- Take on an empty stomach. Take 1 hour before or 2 hours after meals.
- Follow the diet plan that your doctor told you about.
- Drink at least ten 10-ounce (300 mL) glasses of water each day, unless told otherwise by your doctor. Drink 2 glasses with each meal and at bedtime. You may wake up at night to urinate; if you do, drink 2 more glasses before returning to bed.
What do I do if I miss a dose?
- Take a missed dose as soon as you think about it.
- If it is close to the time for your next dose, skip the missed dose and go back to your normal time.
- Do not take 2 doses at the same time or extra doses.
What are some side effects that I need to call my doctor about right away?
WARNING/CAUTION: Even though it may be rare, some people may have very bad and sometimes deadly side effects when taking a drug. Tell your doctor or get medical help right away if you have any of the following signs or symptoms that may be related to a very bad side effect:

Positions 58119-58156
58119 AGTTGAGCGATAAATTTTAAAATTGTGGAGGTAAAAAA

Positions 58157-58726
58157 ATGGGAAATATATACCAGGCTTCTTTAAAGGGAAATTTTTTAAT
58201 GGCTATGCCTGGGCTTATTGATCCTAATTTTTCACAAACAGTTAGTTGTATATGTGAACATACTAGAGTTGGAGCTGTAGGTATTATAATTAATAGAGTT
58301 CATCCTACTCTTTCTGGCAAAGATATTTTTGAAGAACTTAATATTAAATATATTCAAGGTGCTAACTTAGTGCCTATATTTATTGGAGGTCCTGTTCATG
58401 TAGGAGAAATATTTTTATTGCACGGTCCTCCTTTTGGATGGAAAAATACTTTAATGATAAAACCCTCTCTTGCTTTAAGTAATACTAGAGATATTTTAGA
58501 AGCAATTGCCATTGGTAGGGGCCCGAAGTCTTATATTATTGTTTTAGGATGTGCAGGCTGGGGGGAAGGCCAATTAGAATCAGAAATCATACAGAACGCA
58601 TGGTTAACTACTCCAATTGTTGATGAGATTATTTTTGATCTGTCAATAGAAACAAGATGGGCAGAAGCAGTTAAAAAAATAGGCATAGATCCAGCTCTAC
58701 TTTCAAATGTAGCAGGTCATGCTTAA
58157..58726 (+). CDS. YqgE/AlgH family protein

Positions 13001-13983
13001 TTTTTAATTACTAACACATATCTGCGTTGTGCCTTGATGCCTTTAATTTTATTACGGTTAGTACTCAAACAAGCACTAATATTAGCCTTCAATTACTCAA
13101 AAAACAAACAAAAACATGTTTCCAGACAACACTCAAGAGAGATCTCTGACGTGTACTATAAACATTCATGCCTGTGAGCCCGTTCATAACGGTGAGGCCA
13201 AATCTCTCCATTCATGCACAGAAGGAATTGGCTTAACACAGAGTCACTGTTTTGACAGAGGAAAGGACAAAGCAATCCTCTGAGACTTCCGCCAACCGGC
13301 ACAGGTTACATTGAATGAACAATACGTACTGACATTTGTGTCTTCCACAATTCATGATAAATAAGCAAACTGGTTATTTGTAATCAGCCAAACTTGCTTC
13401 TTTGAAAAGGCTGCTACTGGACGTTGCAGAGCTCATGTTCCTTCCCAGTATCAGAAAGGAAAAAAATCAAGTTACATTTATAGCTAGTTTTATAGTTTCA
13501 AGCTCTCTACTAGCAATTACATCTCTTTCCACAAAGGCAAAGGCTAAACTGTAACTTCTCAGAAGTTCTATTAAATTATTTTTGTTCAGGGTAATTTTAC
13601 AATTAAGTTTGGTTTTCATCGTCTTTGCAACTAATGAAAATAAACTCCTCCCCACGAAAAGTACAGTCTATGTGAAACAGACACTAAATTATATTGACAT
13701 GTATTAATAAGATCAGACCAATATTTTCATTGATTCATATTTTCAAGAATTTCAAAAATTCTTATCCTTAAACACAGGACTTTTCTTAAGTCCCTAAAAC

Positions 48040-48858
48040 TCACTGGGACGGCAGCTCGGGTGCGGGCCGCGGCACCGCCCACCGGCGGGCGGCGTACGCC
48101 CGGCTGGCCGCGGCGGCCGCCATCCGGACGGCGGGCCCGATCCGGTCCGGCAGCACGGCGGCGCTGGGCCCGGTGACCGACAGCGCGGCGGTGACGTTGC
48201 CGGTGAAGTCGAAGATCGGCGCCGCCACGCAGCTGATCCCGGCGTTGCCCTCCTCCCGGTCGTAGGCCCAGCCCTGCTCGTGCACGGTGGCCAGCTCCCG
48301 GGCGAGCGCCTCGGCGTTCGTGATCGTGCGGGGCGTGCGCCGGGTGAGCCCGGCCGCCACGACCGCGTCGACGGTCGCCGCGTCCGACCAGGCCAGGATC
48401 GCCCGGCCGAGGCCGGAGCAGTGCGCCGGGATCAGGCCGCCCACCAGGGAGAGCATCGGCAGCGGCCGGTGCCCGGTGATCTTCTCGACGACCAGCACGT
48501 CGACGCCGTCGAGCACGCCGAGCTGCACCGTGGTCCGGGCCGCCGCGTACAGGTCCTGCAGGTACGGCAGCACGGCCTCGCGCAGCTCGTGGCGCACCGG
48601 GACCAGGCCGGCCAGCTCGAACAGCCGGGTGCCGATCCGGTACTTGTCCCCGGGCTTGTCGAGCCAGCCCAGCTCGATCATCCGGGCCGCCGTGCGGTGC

- Signs of an allergic reaction, like rash; hives; itching; red, swollen, blistered, or peeling skin with or without fever; wheezing; tightness in the chest or throat; trouble breathing, swallowing, or talking; unusual hoarseness; or swelling of the mouth, face, lips, tongue, or throat.
- Signs of infection like fever, chills, very bad sore throat, ear or sinus pain, cough, more sputum or change in color of sputum, pain with passing urine, mouth sores, or wound that will not heal.
- Signs of bleeding like throwing up blood or throw up that looks like coffee grounds; coughing up blood; blood in the urine; black, red, or tarry stools; bleeding from the gums; vaginal bleeding that is not normal; bruises without a reason or that get bigger; or any bleeding that is very bad or that you cannot stop.
- Signs of kidney problems like unable to pass urine, change in how much urine is passed, blood in the urine, or a big weight gain.
- Feeling very tired or weak.
- Yellow skin or eyes.
- Shortness of breath.
- Muscle weakness.
- Joint pain.
- Swollen gland.
- Any skin change.
What are some other side effects of Tiopronin?